Something to repel snakes

Wauneta, NE

Does anyone know if they make anything that will repel snakes? Wouldn't think they would come to close to the house with the 2 dogs in the yard but would like to try to make sure they stay away.

Thanks
Melissa

Sugar Valley, GA(Zone 7b)

Melissa... There is something...Tractor supply carries it if you have one...I can't remember the name of it but will see if I can find it for you ...

Dusty

Sugar Valley, GA(Zone 7b)

Try this one...

http://www.liquidfence.com/snake-repellents.html

Mothballs and many other so-called snake repellants don't work. Snakes can be discouraged from staying in an area by cutting off their food supply and cover. Mow closely around homes and outbuildings, and store firewood and lumber away from residences. Reduce mulch layers around shrubs to about 2 to 3 inches in depth to discourage small animals. Snakes also are often found in or near mulch piles and compost piles, and under overturned items like wheelbarrows...
I had Blacksnakes in the wells of my sprinkler system in FL where they would lay their eggs...I have no fear of snakes, but that is me...Many men I know, and I'm married to one, who cannot abide the thought of them...

Greensboro, AL

Here they use sulfur to repel snakes. There is also a product called
"Snake Away".

You have to be careful how you place it though, or you will corral the snake IN instead of OUT of where you want it.

Dusty has the right idea. What are you doing to attract the snake, and stop doing that.

Snakes do not like noise. Frequent mowing will discourage them because they don't like the vibrations of the mower.

Also, snakes do not like cats.

At Vandenberg AFB when I was there (100 years ago) there was an infestation of rattlesnakes. The Air Force imported razor back hogs to discourage the snakes. the last I saw of that solution, a group of recruits had gathered for revele. They were being charged by a razor back. They waited for permission to fall out before they jumped away from that charging pig.

Your choice. Snake or Pig.

Sugar Valley, GA(Zone 7b)

ROFLLLLLLLLLL... OH What a picture Gloria!!!! Being ex Military, I can see it well...How hysterical!!! I think I'll take the snake...

We had many snakes in Vietnam...mostly Cobras, and none small...I forgave my nurses when they spotted one as long as they promised to get me, hopefully without screaming to scare the patients...many of whom were worse than the girls for screaming when they saw one...I grew up in NC with many snakes, but only 4 I think that were venomous out of about 35 varieties...

Greensboro, AL

I grew up in Michigan. we didn't have any poisonous snakes. I used to chase my brothers with blue racers.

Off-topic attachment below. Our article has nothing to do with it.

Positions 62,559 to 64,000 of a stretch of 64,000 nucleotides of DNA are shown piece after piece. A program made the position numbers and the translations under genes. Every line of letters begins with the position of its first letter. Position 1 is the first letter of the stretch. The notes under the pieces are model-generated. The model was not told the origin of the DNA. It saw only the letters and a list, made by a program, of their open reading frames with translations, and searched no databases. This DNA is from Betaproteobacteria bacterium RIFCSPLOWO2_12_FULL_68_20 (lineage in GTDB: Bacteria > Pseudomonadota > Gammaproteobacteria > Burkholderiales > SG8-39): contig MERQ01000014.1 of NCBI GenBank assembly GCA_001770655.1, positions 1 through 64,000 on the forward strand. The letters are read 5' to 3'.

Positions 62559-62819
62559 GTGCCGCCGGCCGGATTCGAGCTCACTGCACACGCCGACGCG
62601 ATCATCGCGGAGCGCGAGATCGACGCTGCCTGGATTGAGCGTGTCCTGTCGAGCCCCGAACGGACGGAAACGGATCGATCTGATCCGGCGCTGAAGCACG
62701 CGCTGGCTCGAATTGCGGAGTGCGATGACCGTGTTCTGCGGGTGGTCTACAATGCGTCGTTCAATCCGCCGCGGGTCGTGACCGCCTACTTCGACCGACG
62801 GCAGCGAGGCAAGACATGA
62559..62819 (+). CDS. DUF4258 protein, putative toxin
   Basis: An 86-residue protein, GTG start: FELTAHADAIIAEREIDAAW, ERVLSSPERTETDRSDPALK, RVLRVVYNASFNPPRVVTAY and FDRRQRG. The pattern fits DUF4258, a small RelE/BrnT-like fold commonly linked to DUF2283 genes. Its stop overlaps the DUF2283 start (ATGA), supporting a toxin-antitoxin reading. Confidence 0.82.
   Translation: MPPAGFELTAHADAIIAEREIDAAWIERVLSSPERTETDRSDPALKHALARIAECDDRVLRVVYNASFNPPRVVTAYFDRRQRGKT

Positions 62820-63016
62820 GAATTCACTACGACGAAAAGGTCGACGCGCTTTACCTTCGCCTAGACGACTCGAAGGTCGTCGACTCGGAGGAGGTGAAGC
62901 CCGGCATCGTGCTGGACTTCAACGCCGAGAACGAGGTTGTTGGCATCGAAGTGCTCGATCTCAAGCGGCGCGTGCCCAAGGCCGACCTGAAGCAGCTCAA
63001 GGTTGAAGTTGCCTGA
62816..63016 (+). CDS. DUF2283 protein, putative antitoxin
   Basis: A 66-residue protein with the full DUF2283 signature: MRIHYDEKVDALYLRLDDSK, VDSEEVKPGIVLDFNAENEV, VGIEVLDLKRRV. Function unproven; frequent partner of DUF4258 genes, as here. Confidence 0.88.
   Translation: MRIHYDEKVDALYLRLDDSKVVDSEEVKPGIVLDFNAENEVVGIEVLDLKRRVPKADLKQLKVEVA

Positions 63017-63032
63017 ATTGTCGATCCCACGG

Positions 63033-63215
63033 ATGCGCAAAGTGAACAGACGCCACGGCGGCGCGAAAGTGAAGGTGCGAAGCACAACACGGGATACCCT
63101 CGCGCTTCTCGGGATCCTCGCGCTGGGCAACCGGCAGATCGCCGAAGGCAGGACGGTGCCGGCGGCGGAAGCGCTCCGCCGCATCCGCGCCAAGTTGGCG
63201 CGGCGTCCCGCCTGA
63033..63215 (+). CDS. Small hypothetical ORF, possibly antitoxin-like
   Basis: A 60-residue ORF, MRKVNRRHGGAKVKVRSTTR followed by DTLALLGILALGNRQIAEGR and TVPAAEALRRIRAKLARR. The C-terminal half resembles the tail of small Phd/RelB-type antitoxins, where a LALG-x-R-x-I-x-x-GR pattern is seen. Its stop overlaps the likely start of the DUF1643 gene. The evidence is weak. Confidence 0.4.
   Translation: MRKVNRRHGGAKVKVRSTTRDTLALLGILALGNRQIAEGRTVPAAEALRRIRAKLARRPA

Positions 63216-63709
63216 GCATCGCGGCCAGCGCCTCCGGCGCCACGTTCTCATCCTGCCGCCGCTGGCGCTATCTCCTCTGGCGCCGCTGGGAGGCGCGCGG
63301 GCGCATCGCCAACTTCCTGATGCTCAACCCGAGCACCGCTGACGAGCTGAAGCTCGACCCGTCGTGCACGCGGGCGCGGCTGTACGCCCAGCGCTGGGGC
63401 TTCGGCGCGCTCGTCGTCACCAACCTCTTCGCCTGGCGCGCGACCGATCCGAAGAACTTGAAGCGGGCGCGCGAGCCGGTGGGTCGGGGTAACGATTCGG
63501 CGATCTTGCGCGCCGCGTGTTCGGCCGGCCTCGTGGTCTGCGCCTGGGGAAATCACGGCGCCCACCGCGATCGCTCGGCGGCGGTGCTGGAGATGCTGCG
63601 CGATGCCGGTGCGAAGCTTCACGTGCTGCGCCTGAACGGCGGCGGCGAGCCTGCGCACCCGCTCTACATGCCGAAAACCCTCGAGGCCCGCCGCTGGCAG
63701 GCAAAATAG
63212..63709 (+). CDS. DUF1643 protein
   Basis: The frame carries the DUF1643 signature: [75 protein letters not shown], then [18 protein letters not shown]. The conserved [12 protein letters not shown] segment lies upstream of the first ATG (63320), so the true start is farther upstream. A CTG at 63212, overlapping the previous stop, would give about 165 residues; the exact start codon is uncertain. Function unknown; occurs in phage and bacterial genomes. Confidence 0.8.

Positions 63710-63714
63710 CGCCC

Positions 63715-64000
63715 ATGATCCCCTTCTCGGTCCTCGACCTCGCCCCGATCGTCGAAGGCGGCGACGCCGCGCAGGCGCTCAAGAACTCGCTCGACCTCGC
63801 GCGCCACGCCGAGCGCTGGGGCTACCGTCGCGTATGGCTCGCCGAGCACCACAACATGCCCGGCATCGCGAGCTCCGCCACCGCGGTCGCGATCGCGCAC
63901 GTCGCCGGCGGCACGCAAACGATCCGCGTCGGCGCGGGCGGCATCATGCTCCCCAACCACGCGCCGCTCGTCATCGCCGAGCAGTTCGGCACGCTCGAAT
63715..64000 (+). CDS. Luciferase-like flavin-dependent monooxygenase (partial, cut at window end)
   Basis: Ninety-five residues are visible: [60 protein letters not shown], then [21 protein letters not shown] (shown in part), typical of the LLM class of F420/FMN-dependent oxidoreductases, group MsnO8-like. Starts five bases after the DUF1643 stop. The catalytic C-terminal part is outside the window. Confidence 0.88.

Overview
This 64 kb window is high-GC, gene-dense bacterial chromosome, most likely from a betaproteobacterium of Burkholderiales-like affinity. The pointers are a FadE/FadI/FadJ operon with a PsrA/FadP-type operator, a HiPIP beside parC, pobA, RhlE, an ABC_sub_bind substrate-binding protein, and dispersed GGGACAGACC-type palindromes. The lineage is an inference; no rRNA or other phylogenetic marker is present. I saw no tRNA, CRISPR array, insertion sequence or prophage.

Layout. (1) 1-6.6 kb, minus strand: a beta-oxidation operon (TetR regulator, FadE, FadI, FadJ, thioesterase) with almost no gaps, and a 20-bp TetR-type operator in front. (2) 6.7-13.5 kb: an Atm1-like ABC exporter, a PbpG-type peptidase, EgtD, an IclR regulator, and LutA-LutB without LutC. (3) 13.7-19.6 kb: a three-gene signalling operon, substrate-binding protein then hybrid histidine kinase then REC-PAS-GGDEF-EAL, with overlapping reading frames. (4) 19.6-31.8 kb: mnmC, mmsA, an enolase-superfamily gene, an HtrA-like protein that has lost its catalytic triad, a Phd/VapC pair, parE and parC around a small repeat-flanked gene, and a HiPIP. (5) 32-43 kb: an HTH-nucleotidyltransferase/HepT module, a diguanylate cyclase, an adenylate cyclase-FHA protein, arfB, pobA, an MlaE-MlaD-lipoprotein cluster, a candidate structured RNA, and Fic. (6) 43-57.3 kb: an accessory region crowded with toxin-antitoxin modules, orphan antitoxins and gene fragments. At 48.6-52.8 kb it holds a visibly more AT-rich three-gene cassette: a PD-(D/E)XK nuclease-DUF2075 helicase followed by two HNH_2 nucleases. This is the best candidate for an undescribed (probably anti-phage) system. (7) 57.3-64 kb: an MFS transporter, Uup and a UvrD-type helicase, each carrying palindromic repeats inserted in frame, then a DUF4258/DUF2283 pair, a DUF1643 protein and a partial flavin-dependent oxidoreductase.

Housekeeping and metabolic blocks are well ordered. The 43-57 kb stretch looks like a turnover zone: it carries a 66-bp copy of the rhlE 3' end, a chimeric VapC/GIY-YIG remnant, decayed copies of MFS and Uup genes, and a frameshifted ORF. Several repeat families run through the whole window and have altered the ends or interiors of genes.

In Alabama there are a lot of snakes, and many are poisonous.
The local attitude is if its a snake, its got to be killed.
The king snakes are predators of poisonous snakes. So many have been killed that the poisonous snakes are now out of control.

We probably have about the same no. of poisonous species as you do in North Carolina.

Greensboro, Alabama incidently was named for Greensboro, NC.
Many settlers here from North Carolina.

I see you are in Ohio now. No poisonous snakes in Ohio, are there?

Incidently, my personal thanks for your time in the military. Military people never get the thanks they deserve from the people who benefit most from their work. Especially, people who served in Viet Nam.

Sugar Valley, GA(Zone 7b)

Thank you and Bless you Gloria....My Brothers and I appreciate that...

I summered in MI at my GrandMothers... I know those rascally Blue racers very well....They used to sun on the dirt roads I rode my horses on...Thats how I got my name....My britches were always dusty from landing on my hinnie thanks to a dandy bucking off thanks to a racer in the road that spooked my horse...LOL

Greensboro, AL

Where does grandmother live in Michigan?

I am from near Traverse City.

Sugar Valley, GA(Zone 7b)

Dear girl...GrandMother passed in 1985...She was born in 1888...She lived in a tiny town called Flowerfield just south of Kalamazoo off hwy 131...My Dusty britches were back in the late 40's and 50's...LOL.

Greensboro, AL

Well I know where Kalamazoo is. I think we played them in basketball.
I guess if You were in Viet Nam you would not having a living grandmother! I was teaching in San Diego in the 1970s. Many of my fellow male graduate students did service in Viet Nam. We had the draft at that time. They didn't take girls, though. The guys were in the graduate program on the GI bill after their Viet Nam service.

Sugar Valley, GA(Zone 7b)

My Mother passed last March of 07 at age 98, so yes.. I am old....LOL

I am so glad that so many of my Brothers were able to overcome and go back to school on their GI Bill...I still find far too many on street corners asking for food...Their mental issues too much for them to deal with.. some, even with VA help...

Enough hijacking the thread... :- )

Greensboro, AL

I think we delt with the snake issue. Good talking to you.

Sugar Valley, GA(Zone 7b)

And with you also Gloria... Do please keep in touch!!

Dusty

Sugar Valley, GA(Zone 7b)

Hey Melissa!!! I just thought of something...Guinea Fowl are the absolute best for pest control....They eat ticks, kill snakes, grubs, snails etc. and do predator alarms...You might consider getting a pair of them, and forego all the chemical solutions...

Greensboro, AL

They wake you up in the morning, too!

Sugar Valley, GA(Zone 7b)

ROFLLLL......Not as bad as a rooster....LOL

Greensboro, AL

I guess its peacocks that my neighbor has. the peacocks wake up my dogs, and then there is no more sleep for me after 5 am.

Wauneta, NE

The main thing I am wanting to do is put something in our cellar. The door to the cellar comes up into the house but is always closed unless we need to go down there for something. Here a few weeks ago I waked back into the laundry room which is the room that the door comes up to and thought I saw something under the door so walked back a little closer and it started hissing like crazy. We have lived here for at least 3 years now and this is the first time that it has happened and hopefuly the last but would like to find something to put down there to hopefully keep them out until we figure out how he got in. Really don't want to have to go through that again cause I am scared to death of them and was so afraid that it was going to be able to get under the door.